I suppose in a way it was a small movement, a small-scale demonstration of the power of momentum. It just takes one person. Perhaps you and I can be that one person in our own circles of influence, whether that is a small beach in the Arctic or downtown Los Angeles. I ask you, please, join me, in whatever way you can. Our actions can create ripples of momentum, which together have the power to initiate cultural change. The time is now… no, really… the time is now.
I try to step back and view my life as if I am a raptor in an aerie from time to time. When I am working with Polar Bears International in Churchill, I often become so immersed in a whirlwind of work that I forget to do just this, but when I do, I stammer in awe.
It’s hard to put into words what exactly it is that we do up here. Perhaps it is my developing perspective as a newcomer in the greater environmental and business world, but it’s really kind of out there. I thought it would be neat to share, a little more intimately, what exactly it is that I am doing up here in the subarctic town of Churchill. For those who are interested it will provide context to all the polar bear pictures that appear ravenously on my instagram feed. So, here we go…
My primary duty is to oversee the polar bear cam operations. This is essentially a handful (5) of remote tilt zoom cameras in various places surrounding Churchill that are controlled by a remote team of volunteer operators, and let me say that these volunteers are some of the most passionate folks I have ever worked with. Four of the cameras have up close views of polar bears on nearly a daily basis. But why? What is the purpose of these live cameras, beyond being incredibly ecologically and biologically interesting (wink wink, Marty) or as I like to call them, cute? These cameras provide a front row seat to an environment and flagship species that is being affected by climate change at an incredible rate. Promotion of these cameras is linked to education and outreach initiatives providing information and an opportunity to connect with the arctic for people all around the world.
Secondly I assist in the execution of PBI’s Tundra Connections program, a series of educational webcasts. I encourage you to check out one of the archives. I am privileged to work with the scientists and educators to put together the content for these webcasts, whether that’s finding video that compliments their areas of expertise, formatting photographs, or animating graphics and charts to supplement the concepts presented. And then it’s show time. This year I have enjoyed learning how to actually execute the webcasts, meaning I am selecting the various assets as the scientists are speaking and the presentation is streaming live.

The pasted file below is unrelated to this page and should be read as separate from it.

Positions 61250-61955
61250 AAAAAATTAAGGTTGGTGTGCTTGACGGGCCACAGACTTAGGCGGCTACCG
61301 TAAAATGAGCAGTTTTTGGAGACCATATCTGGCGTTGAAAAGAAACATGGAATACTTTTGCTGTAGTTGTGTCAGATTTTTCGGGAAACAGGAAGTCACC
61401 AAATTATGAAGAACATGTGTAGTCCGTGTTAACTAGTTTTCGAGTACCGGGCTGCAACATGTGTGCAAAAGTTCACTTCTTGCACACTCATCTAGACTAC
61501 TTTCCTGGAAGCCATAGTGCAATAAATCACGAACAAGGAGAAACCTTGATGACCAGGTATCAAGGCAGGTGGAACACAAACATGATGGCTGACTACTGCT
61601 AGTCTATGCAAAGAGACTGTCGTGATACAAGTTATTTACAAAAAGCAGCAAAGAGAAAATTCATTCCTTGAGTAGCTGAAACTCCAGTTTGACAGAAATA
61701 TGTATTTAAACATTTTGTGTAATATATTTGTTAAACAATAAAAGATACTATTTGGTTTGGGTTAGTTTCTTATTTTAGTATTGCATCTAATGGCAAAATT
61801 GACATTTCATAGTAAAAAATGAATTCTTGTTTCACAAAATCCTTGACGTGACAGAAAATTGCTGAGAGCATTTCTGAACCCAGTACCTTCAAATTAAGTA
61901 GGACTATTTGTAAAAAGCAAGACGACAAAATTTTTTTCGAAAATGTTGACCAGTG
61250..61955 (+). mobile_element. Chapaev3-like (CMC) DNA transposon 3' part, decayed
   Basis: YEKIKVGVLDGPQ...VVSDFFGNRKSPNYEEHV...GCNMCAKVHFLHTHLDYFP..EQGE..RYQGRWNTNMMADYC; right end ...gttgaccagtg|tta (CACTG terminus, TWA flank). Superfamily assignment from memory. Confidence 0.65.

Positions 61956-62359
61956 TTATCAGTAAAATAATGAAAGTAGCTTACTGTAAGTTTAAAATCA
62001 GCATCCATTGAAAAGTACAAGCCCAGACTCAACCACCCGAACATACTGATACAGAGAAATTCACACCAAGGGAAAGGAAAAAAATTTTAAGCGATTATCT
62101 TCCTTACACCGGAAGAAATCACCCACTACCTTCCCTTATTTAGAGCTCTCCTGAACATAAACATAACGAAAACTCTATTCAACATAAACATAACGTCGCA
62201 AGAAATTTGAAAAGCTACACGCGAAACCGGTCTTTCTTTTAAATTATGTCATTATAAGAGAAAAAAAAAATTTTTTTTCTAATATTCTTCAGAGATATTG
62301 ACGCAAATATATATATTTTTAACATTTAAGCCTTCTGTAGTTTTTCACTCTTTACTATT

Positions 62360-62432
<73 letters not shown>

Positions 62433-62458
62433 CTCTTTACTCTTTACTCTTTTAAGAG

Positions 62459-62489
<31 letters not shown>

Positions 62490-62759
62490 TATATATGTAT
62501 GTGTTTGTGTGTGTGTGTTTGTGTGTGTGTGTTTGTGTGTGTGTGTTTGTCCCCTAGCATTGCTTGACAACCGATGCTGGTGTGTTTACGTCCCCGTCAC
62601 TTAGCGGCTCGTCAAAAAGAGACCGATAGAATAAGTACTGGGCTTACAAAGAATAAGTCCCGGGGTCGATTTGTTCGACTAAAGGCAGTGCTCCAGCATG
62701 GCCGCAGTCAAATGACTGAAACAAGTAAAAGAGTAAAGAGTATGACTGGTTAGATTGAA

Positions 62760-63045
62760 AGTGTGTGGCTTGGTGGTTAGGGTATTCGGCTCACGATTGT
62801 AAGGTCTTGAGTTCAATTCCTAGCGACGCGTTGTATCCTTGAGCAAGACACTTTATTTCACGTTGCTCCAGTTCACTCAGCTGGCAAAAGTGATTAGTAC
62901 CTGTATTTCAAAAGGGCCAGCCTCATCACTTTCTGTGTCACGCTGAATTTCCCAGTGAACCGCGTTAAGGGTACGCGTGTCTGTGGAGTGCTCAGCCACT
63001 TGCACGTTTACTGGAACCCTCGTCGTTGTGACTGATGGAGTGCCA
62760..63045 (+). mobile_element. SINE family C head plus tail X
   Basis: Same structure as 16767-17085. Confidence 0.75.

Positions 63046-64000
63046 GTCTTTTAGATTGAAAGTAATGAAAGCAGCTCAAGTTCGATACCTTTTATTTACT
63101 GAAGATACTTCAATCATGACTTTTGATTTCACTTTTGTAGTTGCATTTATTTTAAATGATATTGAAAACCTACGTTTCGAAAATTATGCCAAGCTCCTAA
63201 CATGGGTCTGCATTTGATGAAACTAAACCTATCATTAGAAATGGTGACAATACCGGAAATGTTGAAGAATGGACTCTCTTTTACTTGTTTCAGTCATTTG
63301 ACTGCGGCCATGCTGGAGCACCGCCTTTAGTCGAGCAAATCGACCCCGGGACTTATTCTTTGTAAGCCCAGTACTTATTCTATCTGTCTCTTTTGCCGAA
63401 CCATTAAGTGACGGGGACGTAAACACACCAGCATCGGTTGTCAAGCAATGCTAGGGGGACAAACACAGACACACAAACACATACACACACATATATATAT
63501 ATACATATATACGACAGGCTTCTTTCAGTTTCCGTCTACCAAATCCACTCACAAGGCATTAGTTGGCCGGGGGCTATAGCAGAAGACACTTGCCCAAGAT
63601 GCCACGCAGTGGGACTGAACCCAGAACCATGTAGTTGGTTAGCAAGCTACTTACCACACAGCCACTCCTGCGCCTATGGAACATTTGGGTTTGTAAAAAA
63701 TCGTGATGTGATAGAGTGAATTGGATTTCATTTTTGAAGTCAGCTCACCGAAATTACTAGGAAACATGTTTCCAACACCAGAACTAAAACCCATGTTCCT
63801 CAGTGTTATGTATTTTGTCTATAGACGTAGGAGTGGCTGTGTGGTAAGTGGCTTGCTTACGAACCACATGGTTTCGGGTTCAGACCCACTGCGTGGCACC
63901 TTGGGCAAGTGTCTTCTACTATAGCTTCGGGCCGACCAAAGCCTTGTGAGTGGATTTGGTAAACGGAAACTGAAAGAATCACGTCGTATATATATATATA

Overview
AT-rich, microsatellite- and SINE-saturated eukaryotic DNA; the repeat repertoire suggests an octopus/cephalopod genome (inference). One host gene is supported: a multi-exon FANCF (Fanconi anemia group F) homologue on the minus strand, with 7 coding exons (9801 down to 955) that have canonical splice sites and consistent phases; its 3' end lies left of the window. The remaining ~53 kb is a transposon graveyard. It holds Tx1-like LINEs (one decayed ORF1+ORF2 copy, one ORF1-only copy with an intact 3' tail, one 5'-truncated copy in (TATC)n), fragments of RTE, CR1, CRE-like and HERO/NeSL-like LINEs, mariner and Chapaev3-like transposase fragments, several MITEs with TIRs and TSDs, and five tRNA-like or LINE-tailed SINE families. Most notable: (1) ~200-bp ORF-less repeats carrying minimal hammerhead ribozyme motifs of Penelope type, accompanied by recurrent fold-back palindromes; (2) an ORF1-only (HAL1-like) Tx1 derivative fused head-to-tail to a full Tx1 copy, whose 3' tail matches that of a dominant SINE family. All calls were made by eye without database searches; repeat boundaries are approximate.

Beyond that I fulfill a variety of other roles that help our Churchill programs run smoothly. This includes anything from filming interviews, producing social media content, booking flights, or ordering way to much bacon. And yes, it is possible to order way to much bacon, hard to believe I know…
One of the things that I enjoy most about this work is the opportunity to reach a demographic that is very foreign to me. I come from Bozeman, Montana where the grass is green, the water is clean, and for the most part, people are very connected to the natural world. The work we are doing here, through a very robust digital presence, allows us to connect with people across many different geographic locations, ages, and economic classes.
Through my lens, the work I do up here it’s not as much about the polar bear as it is about the world. I feel honored to contribute to the greater solution by educating and inspiring others. If we can save the polar bears the ripple effect among the rest of the globe will be huge. If we can save polar bears and subsequently their sea ice habitat we will save hundreds of thousands of precious ecosystems, we will lower the probability of severe weather events, we will leave behind a healthy and nourishing planet for future generations, and of course, high on my personal priority list is we will save SNOW which is something that is very near and dear to my heart.